Cornell Law School Logo - white on transparent background

Current Print Issue

Volume 108, Issue 2


Addiction and Liberty

Matthew B. Lawrence

Associate Professor of Law, Emory Law; Affiliate Faculty, Harvard Law School, Petrie-Flom Center for Health Law Policy, Bioethics, and Biotechnology.

This Article explores the interaction between addiction and liberty and identifies a firm legal basis for recognition of a fundamental constitutional right to freedom from addiction. Government interferes with freedom from addiction when it causes addiction or restricts addiction treatment, and government may protect freedom from addiction through legislation empowering individuals against private actors’ efforts…

Apr 2023

Municipal Failures

Nancy Leong

William M. Beaney Memorial Research Chair and Professor of Law, University of Denver Sturm College of Law.

Calls for reforming the civil rights enforcement regime often focus on individual government officers. Recent years have brought demands to abolish qualified immunity—a defense that protects individual officers from liability so long as they did not violate clearly established law—and to end indemnification—a practice in which government employers satisfy judgments against their employees. This Article…

Apr 2023

If We Build It, Will They Legislate? Empirically Testing the Potential Testing the Potential of the Nondelegation Doctrine to Curb Congressional “Abdication”

Daniel E. Walters & Elliot Ash

Associate Professor of Law, Texas A&M University School of Law & Assistant Professor, Law, Economics, and Data Science, ETH Zurich.

A widely held view for why the Supreme Court would be right to revive the nondelegation doctrine is that Congress has perverse incentives to abdicate its legislative role and evade accountability through the use of delegations (either expressly delineated or implied through statutory imprecision), and that enforcement of the nondelegation doctrine would correct for those…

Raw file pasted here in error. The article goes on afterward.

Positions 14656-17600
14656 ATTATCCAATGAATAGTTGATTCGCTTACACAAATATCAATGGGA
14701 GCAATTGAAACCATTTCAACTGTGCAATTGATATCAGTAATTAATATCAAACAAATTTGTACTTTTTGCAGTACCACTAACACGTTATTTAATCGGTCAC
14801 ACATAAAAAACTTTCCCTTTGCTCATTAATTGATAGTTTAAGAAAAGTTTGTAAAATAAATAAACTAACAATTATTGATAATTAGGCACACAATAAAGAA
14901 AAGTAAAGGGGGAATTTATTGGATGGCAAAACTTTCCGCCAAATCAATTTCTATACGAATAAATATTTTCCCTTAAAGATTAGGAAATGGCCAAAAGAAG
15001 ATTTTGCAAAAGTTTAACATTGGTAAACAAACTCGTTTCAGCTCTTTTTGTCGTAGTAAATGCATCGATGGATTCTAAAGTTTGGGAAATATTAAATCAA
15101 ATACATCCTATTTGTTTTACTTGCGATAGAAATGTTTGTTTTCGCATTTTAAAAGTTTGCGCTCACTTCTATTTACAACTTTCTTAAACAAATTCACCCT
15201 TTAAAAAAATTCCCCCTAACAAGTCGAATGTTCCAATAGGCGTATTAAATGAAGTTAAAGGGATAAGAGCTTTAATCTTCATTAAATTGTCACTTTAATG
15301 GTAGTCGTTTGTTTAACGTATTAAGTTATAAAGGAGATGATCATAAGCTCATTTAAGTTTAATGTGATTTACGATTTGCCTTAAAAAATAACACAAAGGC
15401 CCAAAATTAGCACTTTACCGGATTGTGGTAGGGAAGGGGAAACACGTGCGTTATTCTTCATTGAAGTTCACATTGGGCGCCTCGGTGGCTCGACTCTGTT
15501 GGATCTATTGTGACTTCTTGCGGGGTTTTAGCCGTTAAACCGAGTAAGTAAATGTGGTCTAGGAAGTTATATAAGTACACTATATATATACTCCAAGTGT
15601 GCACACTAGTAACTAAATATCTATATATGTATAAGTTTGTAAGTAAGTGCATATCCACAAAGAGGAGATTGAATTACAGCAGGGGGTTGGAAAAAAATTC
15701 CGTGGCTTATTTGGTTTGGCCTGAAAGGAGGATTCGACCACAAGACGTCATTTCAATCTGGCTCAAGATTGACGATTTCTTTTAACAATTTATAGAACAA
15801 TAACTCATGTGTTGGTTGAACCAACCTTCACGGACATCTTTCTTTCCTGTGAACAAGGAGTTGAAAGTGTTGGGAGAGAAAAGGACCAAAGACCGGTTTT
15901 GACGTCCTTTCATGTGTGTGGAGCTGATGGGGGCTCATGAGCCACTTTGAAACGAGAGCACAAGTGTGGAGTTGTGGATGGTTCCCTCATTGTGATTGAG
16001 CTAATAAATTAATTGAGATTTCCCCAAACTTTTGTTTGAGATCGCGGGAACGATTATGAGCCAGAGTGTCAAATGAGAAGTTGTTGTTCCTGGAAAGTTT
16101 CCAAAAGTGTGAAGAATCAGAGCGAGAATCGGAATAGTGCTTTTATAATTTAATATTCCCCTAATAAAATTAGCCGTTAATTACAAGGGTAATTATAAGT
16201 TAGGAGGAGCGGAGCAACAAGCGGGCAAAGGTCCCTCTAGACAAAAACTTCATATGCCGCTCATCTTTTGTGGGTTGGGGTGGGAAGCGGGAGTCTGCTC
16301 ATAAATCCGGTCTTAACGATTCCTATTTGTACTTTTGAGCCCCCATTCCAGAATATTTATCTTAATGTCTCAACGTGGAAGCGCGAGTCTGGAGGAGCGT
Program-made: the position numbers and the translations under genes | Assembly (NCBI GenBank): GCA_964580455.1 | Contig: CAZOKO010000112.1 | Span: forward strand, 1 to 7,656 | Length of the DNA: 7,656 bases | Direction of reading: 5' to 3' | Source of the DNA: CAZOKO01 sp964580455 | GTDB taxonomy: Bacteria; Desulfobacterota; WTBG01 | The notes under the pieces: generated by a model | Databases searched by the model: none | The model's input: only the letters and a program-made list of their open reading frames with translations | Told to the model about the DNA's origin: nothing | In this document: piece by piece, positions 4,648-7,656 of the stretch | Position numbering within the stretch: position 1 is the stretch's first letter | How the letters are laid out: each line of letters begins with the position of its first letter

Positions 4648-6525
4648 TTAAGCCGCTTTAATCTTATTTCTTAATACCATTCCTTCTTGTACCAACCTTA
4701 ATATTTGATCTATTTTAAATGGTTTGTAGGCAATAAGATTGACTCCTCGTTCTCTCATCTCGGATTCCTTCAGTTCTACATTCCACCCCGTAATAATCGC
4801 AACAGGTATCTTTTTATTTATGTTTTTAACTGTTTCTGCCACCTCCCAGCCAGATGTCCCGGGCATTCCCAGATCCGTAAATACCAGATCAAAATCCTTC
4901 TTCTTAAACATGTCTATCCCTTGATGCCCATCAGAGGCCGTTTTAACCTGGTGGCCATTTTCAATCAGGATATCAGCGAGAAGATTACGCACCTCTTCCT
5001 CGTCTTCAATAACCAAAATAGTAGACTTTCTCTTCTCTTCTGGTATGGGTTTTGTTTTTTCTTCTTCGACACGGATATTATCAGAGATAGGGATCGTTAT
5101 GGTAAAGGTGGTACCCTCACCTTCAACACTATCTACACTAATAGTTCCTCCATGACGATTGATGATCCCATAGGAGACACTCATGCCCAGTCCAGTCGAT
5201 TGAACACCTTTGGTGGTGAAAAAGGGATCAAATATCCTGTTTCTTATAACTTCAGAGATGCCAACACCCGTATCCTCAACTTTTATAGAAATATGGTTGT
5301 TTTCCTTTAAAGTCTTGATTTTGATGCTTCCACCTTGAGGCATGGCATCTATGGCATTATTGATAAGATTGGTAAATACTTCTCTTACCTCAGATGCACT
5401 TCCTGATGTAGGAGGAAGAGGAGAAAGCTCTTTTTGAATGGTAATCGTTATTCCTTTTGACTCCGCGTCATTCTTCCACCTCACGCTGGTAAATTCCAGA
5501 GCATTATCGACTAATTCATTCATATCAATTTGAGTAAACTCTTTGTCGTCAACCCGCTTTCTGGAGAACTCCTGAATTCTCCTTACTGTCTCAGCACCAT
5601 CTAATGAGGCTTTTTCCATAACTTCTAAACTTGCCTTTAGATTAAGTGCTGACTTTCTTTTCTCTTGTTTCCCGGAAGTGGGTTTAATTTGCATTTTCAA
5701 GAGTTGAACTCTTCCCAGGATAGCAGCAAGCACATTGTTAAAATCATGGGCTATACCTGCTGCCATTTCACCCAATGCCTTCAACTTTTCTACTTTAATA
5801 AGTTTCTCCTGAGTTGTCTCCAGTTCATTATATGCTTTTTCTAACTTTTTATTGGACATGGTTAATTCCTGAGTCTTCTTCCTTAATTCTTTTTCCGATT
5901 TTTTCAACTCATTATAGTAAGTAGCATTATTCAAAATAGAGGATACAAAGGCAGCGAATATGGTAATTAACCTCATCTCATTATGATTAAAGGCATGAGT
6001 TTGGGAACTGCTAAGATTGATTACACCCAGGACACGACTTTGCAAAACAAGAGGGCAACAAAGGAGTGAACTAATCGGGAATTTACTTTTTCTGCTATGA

Apr 2023


Unequal Protection: Challenges to Serious Mental Illness Exemptions from the Death Penalty

Claire M. Piorkowski

J.D. Candidate, Cornell Law School, 2023; B.A. in Political Science, University of Cincinnati, 2020.

This Note explores the contention that Ohio House Bill 136 and similar proposed bills with a diagnosis-based categorical approach to death penalty exemptions violate seriously mentally ill individuals’ rights under the Equal Protection Clause of the Fourteenth Amendment by limiting the scope of eligible mental illnesses to a narrow subset of specified disorders. This Note…

Apr 2023

Politicization of State Attorneys General: How Partisanship is Changing the Role for the Worse

Marissa A. Smith

J.D. Cornell Law School; B.S. University of Texas at Austin.

The position of State AG has long been said to stand for ‘Aspiring Governor’ rather than Attorney General. It is remarkable how the significance of that joke has changed as the role has become one of the most influential in the country.2 What began as insolent mockery is now a fearsome truth. State attorneys general…

Apr 2023